That is to say, a ten-fold concentration difference between solution A and solution B will register as a 58 mV potential difference between the two solutions for a monovalent ion [Figure 1(D)]: a Nernstian response. The exhibition of a Nernstian response by an ISM proves that it is selectively permeable to the ion of interest among all ions present in the solutions. This is the basis of calibration, an example of which is shown in Figure 2. Practical aspects of electrode calibration are considered in Section 5.3. Traditionally, K+- and H+-selective ISMs are more ideally ion-selective than Na+- or Cl−-selective ISMs. A consideration of the selectivity of each cocktail is presented in Sections 3.1 to 3.4 (guidelines for determining the selectivity coefficients for ISMs are provided in reference ). Note that the activity of Na+ decreases as [Na+] increases causing the calibration slope of Na+-selective ISM in Figure 2 to be slightly less than the Nernstian ideal of 58 mV/decade. Note that the estimated activity coefficients of the ions considered in this review (H+, Na+, K+, and Cl−), are 0.98 at 1 mM, 0.93 at 10 mM, and 0.82–0.86 at 100 mM .
3. The Composition of H+, Na+, K+, and Cl− Ionophore Cocktails and Backfill Solution
In this section we consider the chemical components of frequently used, commercially-available ionophore-cocktails and the associated backfill solutions that are used in the manufacture of ion-selective microelectrodes. Ionophore cocktails have three basic components: an ionophore, a water-immiscible solvent for the ionophore that does not substantially affect the ion-selectivity of the ionophore, and additives that are used to modify the electrical resistance, hydrophobicity, viscosity, and ion-selectivity of the cocktail. Ionophore cocktails are commercially available for a variety of other molecules besides H+, Na+, K+, and Cl− (see The Sensor Application Portal hosted at www.sigmaaldrich.com/analytical-chromatography/analytical-reagents/sensoric-applications.htm). The imperfect selectivity of some ionophores means that under certain conditions ion-selective cocktails can be repurposed to monitor changes in the concentrations of “interfering” ions. For example, “Na+-selective”-cocktail based ISMs have been used to monitor [Li+] (see Section 6).
Backfill solutions, in order to fulfill the theoretical requirements mentioned in the previous section, must have a similar activity coefficient for Xz+ to the assay space, maintain a constant activity of Xz+ throughout the measurement period, and must not contain interfering ions that compromise the selectivity of the ionophore cocktail.
3.1. H+-Selective Ionophore Cocktails
There are three commercially-available cocktails recommended for use in H+-selective microelectrodes: Ionophore I/Cocktail A (cat. no. 95291, Sigma Aldrich, St. Louis, MO, USA), Ionophore I/Cocktail B (cat. no. 95293, Sigma), and Ionophore II/Cocktail A (cat. no. 95297, Sigma). All three cocktails respond linearly to changes in pH over the range 5.5–9.0, which covers most physiological applications. Outside of this range, care must be taken with cocktail choice; cocktails incorporating ionophore I can also be used at more alkaline pH values (up to pH 11, but not below pH 4.5) while cocktails incorporating ionophore II can be used at more acidic pH values (as low as pH 2.0 not above pH 9.0).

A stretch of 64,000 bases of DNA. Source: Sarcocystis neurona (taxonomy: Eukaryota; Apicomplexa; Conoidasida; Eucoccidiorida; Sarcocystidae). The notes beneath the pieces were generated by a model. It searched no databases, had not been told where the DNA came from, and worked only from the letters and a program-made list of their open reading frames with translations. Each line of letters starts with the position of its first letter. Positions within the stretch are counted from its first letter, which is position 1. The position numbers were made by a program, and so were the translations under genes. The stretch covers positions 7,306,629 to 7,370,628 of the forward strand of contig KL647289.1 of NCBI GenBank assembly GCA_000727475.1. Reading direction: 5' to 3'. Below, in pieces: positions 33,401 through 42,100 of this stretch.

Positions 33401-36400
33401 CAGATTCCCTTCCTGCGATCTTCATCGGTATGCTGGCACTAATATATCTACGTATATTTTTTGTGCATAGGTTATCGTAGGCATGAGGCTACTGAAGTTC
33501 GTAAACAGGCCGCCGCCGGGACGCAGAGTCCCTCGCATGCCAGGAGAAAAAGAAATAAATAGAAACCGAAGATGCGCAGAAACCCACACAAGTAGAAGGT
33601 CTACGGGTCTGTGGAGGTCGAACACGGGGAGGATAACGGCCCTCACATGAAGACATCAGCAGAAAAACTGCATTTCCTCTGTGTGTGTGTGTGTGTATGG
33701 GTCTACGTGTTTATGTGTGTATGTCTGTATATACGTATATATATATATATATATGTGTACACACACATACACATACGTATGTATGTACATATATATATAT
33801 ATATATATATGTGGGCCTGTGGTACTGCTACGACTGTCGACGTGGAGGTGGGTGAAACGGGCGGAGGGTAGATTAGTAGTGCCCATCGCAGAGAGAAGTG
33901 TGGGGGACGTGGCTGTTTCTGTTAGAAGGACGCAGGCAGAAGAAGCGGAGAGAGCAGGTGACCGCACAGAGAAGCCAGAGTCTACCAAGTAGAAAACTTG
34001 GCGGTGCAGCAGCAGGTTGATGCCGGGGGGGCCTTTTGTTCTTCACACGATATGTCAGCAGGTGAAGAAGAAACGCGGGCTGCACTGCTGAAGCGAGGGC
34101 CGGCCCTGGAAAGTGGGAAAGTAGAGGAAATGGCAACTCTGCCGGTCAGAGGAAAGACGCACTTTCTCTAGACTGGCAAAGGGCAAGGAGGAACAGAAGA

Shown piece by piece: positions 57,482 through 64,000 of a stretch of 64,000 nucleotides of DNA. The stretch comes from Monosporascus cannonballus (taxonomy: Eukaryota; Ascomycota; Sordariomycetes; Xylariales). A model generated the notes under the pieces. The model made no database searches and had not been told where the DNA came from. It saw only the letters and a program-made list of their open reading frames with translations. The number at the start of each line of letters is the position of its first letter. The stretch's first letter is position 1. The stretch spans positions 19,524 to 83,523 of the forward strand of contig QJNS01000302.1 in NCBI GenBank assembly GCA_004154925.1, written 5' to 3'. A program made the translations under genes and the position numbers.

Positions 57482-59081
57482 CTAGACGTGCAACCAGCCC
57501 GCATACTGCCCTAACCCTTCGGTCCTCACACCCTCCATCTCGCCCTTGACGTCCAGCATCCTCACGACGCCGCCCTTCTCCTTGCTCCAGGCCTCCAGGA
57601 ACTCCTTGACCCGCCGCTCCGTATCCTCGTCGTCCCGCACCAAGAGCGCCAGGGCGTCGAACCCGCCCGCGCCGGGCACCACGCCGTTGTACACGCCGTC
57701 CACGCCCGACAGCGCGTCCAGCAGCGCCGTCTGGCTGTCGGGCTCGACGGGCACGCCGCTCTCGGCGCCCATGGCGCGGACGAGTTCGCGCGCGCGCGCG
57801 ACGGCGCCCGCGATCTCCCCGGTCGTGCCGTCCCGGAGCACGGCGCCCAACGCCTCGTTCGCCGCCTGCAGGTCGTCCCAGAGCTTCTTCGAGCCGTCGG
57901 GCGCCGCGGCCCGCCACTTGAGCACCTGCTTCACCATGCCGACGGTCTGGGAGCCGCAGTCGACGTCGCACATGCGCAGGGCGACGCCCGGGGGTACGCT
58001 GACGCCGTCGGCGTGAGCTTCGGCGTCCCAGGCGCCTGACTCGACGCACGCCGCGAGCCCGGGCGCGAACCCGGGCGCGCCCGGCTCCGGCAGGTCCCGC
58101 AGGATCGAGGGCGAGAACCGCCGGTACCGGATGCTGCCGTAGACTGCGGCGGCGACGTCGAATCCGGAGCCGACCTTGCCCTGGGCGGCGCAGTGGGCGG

Ionophore I is tridodecylamine (TDDA), a lipophilic amine that acts as a proton carrier. In our laboratory we routinely use ISMs containing Ionophore I/Cocktail B (see Table 1) to monitor intracellular and extracellular pH. Cocktails A and B differ only in the identity of the cocktail additive inasmuch as Cocktail A contains sodium tetraphenylborate (NaTPB) rather than potassium tetrakis (4-chlorophenyl)borate (KTCPB). Both cocktails behave essentially the same, both being extremely selective for H+ over other ions such as Na+ in the physiological range (greater than 1012-fold preference) and both exhibiting similar response times. The authors who first reported the use of ISMs based on TDDA recommended overnight incubation of cocktail A with 100% CO2 prior to use . This procedure was presumably a precaution to minimize drift of potential due to CO2 interference when the ISM is used in biological systems. However, CO2 does not interfere appreciably with Cocktail B due to the substitution of the NaTPB additive with KTCPB . Notably, a modified ISM that is fabricated with a CO2-permeable column of Ionophore I and a backfill that contains carbonic anhydrase can be used in concert with a H+-selective ISM to monitor pCO2 .
Ionophore II/Cocktail A is composed of the same solvent and additive as Ionophore I/Cocktail B, albeit in a slightly different ratio, but is based on a different H+ ionophore, namely 4-nonadecylpyridine (CAS No. 70268-36-9), which has a slightly poorer cation selectivity.
3.2. Na+-Selective Ionophore Cocktails
There are two commercially-available cocktails recommended for use in Na+-selective microelectrodes: Ionophore I/Cocktail A (cat. no. 99314; Sigma, see Table 2) and Ionophore II/Cocktail A (cat. no. 99357; Sigma).
Ionophore I is N,N′,N″-triheptyl-N,N′,N″-trimethyl-4,4′,4″-propylidynetris(3-oxabutyramide)—also known as ETH227—is reasonably selective for Na+ over K+ (more than 50-fold preference, see reference ) but not well selective for Na+ over Ca2+ (Ionophore I actually exhibits a 1.6-fold preference for Ca2+ over Na+). Thus Ionophore I/Cocktail A is the component of choice for monitoring of Na+ in the cytoplasm  in which compartment [Na+] is ∼4 mM, [K+]∼100 mM, and [Ca2+] is <1 μM.